DEDALUS is right by pointing your attention to another discussion in this forum dealing with the same subject. Unfortunately, up to now there was no agreement beween DEDALUS and me - but I am optimistic.
*Now, here is my answer to your problem:
What you have called a "general equation for feedback" can be applied only in case the input voltage is connected directly at the amplifiers input. In your circuit this is not the case because the input voltage has to pass a capacitive divider before arriving at the gate.
But this does not complicate the calculation at all. The same situation arises for each inverting opamp circuit:
The "general feedback equation" is supplemented by an additional forward factor F which in your case is simply F=-C1/(C1+C2). The rule to calculate F is to find the voltage at the gate caused by the input voltage - with zero output voltage. It is simply an application of the superposition theorem.
Thus: Y/X=-FA/(1+AB).
And for A infinite you get Y/X=-F/B=-C1/C2.
Does this answer your question?

Added somewhat later: To be specific - DEDALUS is (most probably) not wrong.
However, his explanation and his approach is based on an artificial block diagram representation which assumes that the factor F (as defined above) belongs to the amplifier A, which thereby is reduced. Of course, this approach has an impact on the actual feedback path. For my opinion, this method is (a) more complicated, (b) has lost the direct connection to the electrical circuit and (c) leads to a "feedback factor" which is not identical to the factor which gives the percentage which is fed back to the input (that means: wrong name?).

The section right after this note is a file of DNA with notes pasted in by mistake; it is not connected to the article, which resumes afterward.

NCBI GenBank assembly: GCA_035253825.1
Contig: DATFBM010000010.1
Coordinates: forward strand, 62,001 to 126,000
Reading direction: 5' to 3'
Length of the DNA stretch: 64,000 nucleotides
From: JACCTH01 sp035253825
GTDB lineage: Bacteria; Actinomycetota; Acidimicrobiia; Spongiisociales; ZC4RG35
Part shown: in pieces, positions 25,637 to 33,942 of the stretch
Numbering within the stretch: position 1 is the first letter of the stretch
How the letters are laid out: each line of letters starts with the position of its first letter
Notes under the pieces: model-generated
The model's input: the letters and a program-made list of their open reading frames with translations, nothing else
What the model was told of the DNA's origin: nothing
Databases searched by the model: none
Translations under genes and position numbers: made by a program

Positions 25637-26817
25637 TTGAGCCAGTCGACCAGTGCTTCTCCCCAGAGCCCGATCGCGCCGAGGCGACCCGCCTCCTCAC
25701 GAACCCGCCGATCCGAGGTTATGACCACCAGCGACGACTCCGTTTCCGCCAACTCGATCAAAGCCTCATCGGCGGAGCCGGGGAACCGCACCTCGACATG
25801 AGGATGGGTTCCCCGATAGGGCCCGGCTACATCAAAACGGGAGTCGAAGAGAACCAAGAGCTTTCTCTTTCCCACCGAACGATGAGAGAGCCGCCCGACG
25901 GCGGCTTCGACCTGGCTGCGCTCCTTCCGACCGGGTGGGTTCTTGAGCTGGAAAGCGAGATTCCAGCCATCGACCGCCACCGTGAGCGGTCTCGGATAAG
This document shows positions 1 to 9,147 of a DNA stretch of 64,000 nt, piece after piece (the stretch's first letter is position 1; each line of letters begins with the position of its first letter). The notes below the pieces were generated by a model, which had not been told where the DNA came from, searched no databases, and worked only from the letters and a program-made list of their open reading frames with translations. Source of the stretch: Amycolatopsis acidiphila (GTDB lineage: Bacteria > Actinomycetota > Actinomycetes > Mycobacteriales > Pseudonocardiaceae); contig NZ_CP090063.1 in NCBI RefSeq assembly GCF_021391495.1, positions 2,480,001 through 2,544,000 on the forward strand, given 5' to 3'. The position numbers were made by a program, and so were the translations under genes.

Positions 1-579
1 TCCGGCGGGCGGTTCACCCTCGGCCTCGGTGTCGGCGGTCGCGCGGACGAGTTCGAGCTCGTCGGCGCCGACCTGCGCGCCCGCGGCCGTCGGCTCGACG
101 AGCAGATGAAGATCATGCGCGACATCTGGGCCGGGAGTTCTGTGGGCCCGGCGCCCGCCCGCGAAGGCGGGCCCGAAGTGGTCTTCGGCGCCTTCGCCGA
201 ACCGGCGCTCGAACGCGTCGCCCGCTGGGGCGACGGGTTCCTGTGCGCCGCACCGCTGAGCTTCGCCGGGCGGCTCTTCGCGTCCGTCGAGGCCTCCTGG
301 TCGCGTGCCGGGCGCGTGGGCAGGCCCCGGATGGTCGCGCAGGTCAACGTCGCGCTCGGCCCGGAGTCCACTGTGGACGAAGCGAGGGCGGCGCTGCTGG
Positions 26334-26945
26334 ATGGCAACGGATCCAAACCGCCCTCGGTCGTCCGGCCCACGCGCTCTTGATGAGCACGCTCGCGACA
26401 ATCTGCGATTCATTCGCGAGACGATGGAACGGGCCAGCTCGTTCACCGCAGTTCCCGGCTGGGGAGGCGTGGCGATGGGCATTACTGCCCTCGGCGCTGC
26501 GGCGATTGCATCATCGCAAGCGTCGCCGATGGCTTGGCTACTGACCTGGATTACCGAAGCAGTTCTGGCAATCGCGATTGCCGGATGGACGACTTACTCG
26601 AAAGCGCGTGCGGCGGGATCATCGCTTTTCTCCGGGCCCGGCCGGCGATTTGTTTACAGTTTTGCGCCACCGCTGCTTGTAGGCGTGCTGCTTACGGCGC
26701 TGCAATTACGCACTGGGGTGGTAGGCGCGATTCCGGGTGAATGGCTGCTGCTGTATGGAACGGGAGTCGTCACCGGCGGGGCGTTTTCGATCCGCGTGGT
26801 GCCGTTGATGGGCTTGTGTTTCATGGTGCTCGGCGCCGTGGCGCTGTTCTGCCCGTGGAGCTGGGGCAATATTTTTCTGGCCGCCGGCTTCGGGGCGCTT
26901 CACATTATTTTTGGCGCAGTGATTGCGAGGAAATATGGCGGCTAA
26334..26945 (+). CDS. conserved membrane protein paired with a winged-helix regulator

Therefore, my doubts: What is the advantage and the justification of this approach?.
 

andover

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Thanks LvW,

For the forward factor F, by letting output voltage 0, how do you get the - sign? By the way, can you show me how to calculate the input impedance of this kind of circuit using FB technique?

Thanks again


The "general feedback equation" is supplemented by an additional forward factor F which in your case is simply F=-C1/(C1+C2). The rule to calculate F is to find the voltage at the gate caused by the input voltage - with zero output voltage.
 

LvW

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andover said:
Thanks LvW,
For the forward factor F, by letting output voltage 0, how do you get the - sign? By the way, can you show me how to calculate the input impedance of this kind of circuit using FB technique?
* That's a matter of definition. You can assign the minus sign to the gain A (perhaps this is the most logical way) or to the factor F. In this context you should remember the correct and general feedback formula which is valid for positive feedback (A>0) as well as for negative feedback (A<0)
Y/X=A/(1-AB). Watch the minus sign in the denumerator.
In the circuit under discussion : Y/X=-F*|A|/(1+|A|*B).

* The input impedance is calculated applying the classical KCL and KVL rules.
It is not recommended to use an equation like
Zin=Zin,o*K (Zin,o: Zin without feedback; K=correction factor due to feedback).
The reason is that the correction factor K not always is identical to
(1+|A|*B) or 1/(1+|A|*B). It depends on the specific circuitry.
 

amriths04

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I doubt this circuit is of any use as it does not have a DC negative feedback and hence will not work unless this setup is within some bigger feedback loop which has a DC negative feedback around it. (Sorry for being off-topic, but wanted to mention that).